According to the report by the American Association of University Women, female graduates have a lower rate of full time employment, hold far more administrative jobs, and make up a smaller percentage of the industries that pay the most.
But female graduates also earn less even when they have the same major and same jobs, particularly those who majored in engineering, computer science, business, and the social sciences:
This study points to discrimination in hiring and pay practices, where women are expected to do the same job for less. This reaffirms a recent study that compared the hiring tendencies of science labs on college campuses, which found men were hired and paid more even with identical resumes to female candidates. It also blows a hole in the argument that women are paid less because they take time off to have children, since most female graduates entering the workforce aren’t immediately dropping back out of it.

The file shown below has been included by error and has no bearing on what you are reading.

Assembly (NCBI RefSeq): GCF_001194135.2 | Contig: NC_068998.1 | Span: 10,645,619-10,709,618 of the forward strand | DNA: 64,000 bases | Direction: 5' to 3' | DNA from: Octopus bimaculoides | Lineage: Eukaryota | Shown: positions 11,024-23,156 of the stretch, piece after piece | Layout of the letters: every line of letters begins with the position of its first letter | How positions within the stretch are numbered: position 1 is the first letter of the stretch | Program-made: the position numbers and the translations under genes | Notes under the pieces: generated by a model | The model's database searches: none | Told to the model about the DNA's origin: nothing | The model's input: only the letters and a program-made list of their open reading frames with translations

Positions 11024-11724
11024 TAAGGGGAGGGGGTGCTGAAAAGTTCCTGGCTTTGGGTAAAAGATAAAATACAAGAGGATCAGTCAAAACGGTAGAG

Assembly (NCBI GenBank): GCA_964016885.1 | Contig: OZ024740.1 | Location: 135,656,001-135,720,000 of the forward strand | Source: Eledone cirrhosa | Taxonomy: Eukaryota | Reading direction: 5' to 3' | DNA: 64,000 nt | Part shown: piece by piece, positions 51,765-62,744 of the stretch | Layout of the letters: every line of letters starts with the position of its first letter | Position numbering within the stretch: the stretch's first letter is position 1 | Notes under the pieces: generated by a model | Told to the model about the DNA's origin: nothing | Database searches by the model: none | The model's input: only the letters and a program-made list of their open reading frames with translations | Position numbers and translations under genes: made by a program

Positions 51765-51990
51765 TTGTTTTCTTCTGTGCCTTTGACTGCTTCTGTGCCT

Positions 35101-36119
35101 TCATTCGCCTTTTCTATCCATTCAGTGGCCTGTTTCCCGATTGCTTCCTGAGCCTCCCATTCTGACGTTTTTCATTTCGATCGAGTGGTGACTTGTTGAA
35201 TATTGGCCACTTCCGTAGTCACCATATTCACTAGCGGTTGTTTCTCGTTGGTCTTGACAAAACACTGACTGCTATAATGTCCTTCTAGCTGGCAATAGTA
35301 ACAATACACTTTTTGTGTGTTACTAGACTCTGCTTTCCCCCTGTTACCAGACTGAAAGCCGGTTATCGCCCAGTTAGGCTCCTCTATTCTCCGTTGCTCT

Closing the pay gap could have a huge impact — and not just for women. The Huffington Post reports that making pay equal by gender would create a stimulus with the potential to grow the US economy by 3 to 4 percent. That’s more than double what the American Recovery and Reinvestment Act did, and that stimulus hugely helped the US recovery.